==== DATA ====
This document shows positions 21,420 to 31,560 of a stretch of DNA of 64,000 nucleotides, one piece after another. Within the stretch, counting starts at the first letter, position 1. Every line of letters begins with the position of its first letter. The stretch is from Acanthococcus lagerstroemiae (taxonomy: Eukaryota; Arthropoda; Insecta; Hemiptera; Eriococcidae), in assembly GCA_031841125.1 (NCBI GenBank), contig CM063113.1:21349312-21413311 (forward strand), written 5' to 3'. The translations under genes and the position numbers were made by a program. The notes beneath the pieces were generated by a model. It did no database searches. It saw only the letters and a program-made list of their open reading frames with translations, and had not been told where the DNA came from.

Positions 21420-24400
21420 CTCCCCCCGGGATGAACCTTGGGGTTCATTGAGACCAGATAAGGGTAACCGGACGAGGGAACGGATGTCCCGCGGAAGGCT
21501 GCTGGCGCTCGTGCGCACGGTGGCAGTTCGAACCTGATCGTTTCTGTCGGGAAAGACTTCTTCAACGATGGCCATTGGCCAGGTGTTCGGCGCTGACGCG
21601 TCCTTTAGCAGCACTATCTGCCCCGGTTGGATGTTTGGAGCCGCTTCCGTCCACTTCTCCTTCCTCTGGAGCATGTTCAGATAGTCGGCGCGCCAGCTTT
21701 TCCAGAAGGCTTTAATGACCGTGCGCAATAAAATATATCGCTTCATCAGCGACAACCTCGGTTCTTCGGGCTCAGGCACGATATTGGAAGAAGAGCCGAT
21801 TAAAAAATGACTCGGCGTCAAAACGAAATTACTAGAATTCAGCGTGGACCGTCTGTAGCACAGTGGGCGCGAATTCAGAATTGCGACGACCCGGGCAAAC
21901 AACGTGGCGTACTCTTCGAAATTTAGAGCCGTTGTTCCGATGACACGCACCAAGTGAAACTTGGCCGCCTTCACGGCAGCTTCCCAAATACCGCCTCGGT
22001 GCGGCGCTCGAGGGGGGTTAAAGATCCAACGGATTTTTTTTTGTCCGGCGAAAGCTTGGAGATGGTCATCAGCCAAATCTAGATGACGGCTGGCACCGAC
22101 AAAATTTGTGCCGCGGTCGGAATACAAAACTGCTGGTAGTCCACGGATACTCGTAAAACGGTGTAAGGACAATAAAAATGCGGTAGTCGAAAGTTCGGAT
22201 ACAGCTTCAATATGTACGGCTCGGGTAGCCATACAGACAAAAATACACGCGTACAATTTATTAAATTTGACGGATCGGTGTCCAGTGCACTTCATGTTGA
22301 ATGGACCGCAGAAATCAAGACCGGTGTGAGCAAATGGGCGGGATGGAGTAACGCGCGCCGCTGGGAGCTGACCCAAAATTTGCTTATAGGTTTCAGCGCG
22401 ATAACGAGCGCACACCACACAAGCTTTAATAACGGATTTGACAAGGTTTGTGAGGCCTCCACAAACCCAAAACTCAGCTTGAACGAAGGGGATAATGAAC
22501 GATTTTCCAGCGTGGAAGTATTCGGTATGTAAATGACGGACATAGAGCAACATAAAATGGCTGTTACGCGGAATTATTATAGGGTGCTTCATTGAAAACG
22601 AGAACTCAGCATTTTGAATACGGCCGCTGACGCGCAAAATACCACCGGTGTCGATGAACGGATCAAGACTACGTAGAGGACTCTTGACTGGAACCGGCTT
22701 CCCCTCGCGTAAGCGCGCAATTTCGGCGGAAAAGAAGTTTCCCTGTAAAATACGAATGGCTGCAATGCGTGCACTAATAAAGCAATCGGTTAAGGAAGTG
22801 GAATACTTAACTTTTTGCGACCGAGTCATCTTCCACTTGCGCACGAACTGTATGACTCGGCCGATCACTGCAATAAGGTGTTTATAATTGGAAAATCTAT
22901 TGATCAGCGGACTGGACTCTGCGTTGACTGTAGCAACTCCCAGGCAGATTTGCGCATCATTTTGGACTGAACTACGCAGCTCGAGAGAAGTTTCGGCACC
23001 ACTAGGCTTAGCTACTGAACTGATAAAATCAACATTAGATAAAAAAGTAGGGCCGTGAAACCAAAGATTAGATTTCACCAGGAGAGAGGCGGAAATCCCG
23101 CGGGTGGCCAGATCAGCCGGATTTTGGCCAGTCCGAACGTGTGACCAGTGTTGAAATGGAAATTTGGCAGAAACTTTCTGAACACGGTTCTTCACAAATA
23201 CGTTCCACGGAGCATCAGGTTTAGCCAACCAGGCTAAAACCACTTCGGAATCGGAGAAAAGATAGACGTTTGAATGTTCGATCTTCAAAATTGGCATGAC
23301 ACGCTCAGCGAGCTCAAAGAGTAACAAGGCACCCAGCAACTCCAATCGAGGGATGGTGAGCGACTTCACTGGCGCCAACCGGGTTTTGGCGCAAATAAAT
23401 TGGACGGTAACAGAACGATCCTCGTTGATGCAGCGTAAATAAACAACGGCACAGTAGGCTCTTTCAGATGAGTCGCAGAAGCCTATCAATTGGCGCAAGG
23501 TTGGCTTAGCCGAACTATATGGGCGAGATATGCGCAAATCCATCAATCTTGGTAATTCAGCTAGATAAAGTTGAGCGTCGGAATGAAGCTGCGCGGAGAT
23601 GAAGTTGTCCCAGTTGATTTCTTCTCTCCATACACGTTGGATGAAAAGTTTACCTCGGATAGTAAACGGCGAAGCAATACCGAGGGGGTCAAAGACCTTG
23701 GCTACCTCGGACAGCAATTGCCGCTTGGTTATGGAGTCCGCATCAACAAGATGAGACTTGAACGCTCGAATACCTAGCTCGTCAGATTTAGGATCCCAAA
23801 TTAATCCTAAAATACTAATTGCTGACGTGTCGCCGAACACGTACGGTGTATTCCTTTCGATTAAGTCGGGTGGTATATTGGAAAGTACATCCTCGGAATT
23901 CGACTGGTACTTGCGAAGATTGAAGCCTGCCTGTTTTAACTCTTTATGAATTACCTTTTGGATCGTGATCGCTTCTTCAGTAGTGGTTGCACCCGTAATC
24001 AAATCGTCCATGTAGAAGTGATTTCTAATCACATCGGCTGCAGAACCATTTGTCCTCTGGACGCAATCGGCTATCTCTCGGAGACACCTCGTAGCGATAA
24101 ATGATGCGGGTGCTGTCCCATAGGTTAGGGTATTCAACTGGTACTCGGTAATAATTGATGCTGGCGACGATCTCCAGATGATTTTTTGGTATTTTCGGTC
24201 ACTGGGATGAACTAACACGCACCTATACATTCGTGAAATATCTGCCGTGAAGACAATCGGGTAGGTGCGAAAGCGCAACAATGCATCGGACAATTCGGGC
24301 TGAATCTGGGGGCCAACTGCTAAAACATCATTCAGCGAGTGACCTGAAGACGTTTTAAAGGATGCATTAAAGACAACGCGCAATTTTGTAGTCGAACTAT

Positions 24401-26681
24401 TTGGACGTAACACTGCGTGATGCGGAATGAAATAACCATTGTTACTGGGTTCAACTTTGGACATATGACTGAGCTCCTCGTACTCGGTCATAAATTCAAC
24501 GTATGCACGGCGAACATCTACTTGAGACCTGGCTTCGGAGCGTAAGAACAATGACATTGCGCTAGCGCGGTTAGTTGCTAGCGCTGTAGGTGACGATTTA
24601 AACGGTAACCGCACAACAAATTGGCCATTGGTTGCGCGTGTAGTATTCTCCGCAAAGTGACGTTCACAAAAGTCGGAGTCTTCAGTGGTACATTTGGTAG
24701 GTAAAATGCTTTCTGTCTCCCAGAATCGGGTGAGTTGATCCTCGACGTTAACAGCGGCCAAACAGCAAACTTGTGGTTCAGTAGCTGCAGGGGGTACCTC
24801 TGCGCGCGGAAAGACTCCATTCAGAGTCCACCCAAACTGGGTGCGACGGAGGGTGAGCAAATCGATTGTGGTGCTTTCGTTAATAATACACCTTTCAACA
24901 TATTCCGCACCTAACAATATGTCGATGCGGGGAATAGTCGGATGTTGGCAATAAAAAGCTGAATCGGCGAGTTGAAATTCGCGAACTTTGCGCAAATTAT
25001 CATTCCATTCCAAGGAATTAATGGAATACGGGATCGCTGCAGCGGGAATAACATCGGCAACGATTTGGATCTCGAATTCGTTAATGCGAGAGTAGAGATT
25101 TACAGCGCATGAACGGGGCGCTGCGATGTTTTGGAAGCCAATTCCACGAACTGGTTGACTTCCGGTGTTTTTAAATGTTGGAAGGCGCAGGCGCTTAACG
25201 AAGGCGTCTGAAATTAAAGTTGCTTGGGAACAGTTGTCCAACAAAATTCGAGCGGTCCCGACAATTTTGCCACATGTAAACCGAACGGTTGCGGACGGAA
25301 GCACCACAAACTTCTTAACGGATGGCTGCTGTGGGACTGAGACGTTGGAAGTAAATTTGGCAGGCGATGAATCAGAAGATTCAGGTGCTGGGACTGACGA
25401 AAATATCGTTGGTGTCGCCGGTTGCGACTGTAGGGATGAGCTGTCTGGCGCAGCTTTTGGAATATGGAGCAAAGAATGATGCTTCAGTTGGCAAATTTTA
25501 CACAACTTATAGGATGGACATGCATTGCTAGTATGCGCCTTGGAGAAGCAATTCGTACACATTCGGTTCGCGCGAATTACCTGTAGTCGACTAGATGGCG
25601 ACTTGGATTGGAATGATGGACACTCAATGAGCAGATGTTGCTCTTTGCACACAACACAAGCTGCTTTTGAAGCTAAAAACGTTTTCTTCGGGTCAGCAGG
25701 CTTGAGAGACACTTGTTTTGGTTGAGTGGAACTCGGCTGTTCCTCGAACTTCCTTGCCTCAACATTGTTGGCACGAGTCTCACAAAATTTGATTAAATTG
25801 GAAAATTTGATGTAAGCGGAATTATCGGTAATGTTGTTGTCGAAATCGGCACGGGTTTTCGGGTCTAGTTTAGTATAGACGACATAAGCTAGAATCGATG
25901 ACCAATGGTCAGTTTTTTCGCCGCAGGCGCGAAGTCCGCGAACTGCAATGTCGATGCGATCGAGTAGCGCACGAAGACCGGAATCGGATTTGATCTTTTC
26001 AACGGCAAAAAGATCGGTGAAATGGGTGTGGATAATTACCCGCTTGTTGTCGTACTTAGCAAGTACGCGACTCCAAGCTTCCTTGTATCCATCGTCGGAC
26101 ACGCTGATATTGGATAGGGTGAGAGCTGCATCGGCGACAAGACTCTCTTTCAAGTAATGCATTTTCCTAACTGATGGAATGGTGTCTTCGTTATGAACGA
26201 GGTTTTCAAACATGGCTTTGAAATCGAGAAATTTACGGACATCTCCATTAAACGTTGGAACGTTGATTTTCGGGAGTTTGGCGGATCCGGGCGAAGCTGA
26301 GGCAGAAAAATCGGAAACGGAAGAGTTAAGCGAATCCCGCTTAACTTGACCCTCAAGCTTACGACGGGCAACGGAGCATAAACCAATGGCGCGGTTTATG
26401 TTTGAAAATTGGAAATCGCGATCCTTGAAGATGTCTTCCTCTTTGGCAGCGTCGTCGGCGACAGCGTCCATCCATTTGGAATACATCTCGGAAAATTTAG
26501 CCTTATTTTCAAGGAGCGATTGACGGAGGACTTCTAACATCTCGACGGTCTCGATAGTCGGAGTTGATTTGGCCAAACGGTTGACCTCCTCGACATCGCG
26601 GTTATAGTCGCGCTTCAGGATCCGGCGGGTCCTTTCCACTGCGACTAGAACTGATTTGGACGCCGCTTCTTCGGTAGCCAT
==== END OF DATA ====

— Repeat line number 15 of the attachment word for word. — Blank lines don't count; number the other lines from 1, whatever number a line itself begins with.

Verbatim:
22601 AGAACTCAGCATTTTGAATACGGCCGCTGACGCGCAAAATACCACCGGTGTCGATGAACGGATCAAGACTACGTAGAGGACTCTTGACTGGAACCGGCTT